The answer to the question "Are liquid vitamins better than tablets?" depends on who you ask.
Are Liquid Vitamins Better than Tablets or Not?
People who prefer liquid vitamins say the human body can more readily absorb their nutrients than those in tablets, pills or capsules. Those favoring solid formats for nutritional supplements argue they are more cost effective than liquids. However, the American Dietetic Association maintains that neither liquid nor solid supplements can meet or beat the absorption of vitamins and minerals from food.
Of course, there are numerous exceptions that merit including multivitamins in one's daily regimen, and sometimes people feel more comfortable with solids than fluids, or vice versa. If a person is diagnosed with a nutritional deficiency and a physician recommends nutritional supplements, the preferred format might factor in whether a patient has difficulty swallowing, gastrointestinal difficulties or allergies. That could dictate a very specific recommendation of a nutritional supplement that doesn't conflict with the individual's condition.
New Versus Old
Liquid vitamins are a newer type of nutritional supplement than solid capsules, tablets and pills, so drinkable formulas simply don't have the same amount of reach as older forms consumers are more familiar with. There are only about 20 different fluid multivitamins on the market available in ready-to-drink format, while solid types of nutritional supplements number in the thousands. That makes it easier for people to obtain, pills, tablets and capsules than anything in liquid form. The liquids tend to sell for higher prices than solids and can perpetuate the difference in availability and popularity of the two.
Newer creations tend to have improvements or innovations over older products, and that may be true with respect to liquid versus solid nutritional supplements. Fans of drinkable nutrition products say they are more quickly and effectively absorbed by the body. Solid vitamins may require a longer period of time for the body to digest and absorb the nutrients contained therein. Some argue solids take up to six hours for the body to process and assimilate, while liquids may potentially enter the bloodstream in a matter of minutes.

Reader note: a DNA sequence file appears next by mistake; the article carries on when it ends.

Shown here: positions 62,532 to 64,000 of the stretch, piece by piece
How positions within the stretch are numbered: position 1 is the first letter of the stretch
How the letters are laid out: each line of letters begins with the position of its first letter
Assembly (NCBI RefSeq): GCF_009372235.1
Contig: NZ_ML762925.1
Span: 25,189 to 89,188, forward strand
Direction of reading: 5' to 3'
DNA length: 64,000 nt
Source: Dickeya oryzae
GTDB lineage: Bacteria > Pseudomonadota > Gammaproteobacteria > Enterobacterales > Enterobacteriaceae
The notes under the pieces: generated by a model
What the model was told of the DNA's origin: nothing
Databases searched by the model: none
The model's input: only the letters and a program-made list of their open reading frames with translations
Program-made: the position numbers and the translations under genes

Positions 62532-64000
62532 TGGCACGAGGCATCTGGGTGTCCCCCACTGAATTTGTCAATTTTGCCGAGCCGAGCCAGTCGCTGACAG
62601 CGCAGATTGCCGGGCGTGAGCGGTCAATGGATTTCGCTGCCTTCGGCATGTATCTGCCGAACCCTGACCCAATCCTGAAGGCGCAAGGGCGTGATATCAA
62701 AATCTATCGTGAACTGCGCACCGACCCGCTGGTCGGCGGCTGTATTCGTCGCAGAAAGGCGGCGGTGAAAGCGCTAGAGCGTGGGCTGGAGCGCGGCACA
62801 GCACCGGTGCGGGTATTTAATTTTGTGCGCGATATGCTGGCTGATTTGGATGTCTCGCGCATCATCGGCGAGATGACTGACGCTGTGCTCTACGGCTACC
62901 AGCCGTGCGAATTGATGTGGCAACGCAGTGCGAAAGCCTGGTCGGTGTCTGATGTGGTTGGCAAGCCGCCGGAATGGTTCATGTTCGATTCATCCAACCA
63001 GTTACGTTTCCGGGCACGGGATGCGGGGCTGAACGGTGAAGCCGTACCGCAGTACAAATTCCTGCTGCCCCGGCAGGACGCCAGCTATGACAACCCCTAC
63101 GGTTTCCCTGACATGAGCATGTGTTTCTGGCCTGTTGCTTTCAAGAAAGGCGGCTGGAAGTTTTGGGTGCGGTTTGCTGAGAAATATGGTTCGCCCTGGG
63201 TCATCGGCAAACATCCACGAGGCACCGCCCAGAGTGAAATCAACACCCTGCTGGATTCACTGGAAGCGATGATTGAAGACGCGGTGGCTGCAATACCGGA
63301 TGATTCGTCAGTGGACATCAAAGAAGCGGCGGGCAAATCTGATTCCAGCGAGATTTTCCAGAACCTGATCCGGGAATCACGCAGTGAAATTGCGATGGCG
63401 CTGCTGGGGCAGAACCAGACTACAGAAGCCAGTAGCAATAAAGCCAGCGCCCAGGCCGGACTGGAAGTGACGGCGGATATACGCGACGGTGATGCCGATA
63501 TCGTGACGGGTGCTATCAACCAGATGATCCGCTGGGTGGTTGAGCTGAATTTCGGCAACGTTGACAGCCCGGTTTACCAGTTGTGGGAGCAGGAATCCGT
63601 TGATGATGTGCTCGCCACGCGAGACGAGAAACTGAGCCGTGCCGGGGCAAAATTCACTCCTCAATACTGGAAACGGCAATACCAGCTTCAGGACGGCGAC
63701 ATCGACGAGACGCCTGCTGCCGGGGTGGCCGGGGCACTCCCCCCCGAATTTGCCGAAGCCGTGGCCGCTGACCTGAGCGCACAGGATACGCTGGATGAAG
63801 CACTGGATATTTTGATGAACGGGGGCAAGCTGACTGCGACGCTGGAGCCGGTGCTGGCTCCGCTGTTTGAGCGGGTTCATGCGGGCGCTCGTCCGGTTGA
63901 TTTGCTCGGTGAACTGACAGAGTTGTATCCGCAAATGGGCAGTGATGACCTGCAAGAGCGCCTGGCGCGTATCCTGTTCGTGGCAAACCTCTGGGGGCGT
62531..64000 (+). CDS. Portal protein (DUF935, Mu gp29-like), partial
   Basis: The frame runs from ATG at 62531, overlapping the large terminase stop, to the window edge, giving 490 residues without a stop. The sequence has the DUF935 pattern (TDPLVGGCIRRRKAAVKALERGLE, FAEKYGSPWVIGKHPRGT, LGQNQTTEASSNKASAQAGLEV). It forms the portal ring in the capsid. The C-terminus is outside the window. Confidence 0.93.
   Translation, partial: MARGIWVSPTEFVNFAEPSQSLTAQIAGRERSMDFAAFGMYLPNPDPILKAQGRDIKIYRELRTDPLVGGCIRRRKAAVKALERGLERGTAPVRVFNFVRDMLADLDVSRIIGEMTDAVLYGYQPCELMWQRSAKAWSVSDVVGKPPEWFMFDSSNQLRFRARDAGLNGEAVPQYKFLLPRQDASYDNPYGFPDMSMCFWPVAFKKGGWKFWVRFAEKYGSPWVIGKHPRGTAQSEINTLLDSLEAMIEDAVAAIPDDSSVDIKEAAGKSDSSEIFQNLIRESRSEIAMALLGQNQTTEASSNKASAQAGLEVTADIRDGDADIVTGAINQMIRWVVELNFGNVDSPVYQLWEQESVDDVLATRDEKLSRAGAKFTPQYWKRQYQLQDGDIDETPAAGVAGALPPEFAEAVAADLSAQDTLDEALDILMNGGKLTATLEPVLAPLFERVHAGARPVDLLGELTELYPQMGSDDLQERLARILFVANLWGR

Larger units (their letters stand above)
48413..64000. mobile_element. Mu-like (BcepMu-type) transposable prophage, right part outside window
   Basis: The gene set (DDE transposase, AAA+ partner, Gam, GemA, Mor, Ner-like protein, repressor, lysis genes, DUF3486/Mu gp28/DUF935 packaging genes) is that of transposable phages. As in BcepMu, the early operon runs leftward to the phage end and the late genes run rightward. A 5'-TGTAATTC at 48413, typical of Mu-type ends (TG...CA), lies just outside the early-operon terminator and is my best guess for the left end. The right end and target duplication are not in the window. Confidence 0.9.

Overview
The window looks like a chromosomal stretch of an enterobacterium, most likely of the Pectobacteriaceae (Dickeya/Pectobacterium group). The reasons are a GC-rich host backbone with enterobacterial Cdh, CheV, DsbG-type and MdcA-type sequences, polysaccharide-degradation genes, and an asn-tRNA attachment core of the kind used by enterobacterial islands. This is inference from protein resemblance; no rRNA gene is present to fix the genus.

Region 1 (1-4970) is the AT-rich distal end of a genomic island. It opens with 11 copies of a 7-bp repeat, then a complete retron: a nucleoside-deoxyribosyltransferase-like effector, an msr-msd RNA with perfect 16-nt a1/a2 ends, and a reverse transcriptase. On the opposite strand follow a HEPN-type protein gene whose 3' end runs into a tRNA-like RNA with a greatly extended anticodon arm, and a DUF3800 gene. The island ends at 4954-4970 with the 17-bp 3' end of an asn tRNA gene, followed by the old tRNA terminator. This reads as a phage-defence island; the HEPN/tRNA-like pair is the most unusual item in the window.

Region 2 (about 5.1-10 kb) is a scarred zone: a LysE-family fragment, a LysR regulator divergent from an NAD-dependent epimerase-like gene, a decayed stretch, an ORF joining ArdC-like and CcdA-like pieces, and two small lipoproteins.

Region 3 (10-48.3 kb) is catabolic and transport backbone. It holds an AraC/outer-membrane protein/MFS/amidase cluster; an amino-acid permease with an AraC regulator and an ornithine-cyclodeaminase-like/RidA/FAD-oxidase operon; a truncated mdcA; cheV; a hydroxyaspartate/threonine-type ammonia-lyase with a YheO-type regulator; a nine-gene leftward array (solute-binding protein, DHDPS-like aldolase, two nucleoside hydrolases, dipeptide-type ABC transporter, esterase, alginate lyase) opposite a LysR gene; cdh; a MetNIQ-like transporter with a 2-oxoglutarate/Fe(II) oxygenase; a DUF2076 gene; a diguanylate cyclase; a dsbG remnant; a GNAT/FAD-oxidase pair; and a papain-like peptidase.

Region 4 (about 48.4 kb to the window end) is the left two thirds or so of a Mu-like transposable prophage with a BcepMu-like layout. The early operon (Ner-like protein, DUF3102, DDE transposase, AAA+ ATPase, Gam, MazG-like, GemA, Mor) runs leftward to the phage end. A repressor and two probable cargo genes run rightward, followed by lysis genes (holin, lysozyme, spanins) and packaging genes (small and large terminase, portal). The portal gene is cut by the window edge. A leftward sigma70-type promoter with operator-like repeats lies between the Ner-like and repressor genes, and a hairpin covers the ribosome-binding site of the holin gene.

Ingredients and Density
A great deal of the nutrients in solid vitamins may not be absorbed and are simply excreted, while proponents of liquid nutritional supplements believe the body is able to use nearly all of the vitamin and mineral content these newer products contain. A lot of the liquid nutritional supplements have flavorings added, while pills, tablets and capsules don't in most cases. The sweet taste of the fluids often comes from added sugar, so it's possible carbohydrates may stimulate the digestive system and enhance nutrient absorption. Conversely, pills, tablets and capsules are more dense and lack the extra carbohydrates and fluid used in digestion and metabolism.
More Evidence Needed
It's possible the truth lies somewhere in the middle. There's a need for more scientific evidence to determine whether one format is more effective than the other. There's also a placebo effect on both sides of this debate: when someone believes a product is making them healthier, they psychologically feel better. So if you think liquid is better than solid, you'll feel better accordingly, and vice versa. The taste of liquid nutritional supplements could also strengthen a person's belief the product is more effective. In the case of solid nutritional supplements, the fact that they have been around longer and seem to be more tried and true could bolster the belief they are more effective.
Ask a Doctor
If you're still asking "Are liquid vitamins better than tablets," perhaps you should ask your physician. Your doctor knows your medical history and is best qualified to help you decide whether to take a nutritional supplement and what specific kind is best for your needs.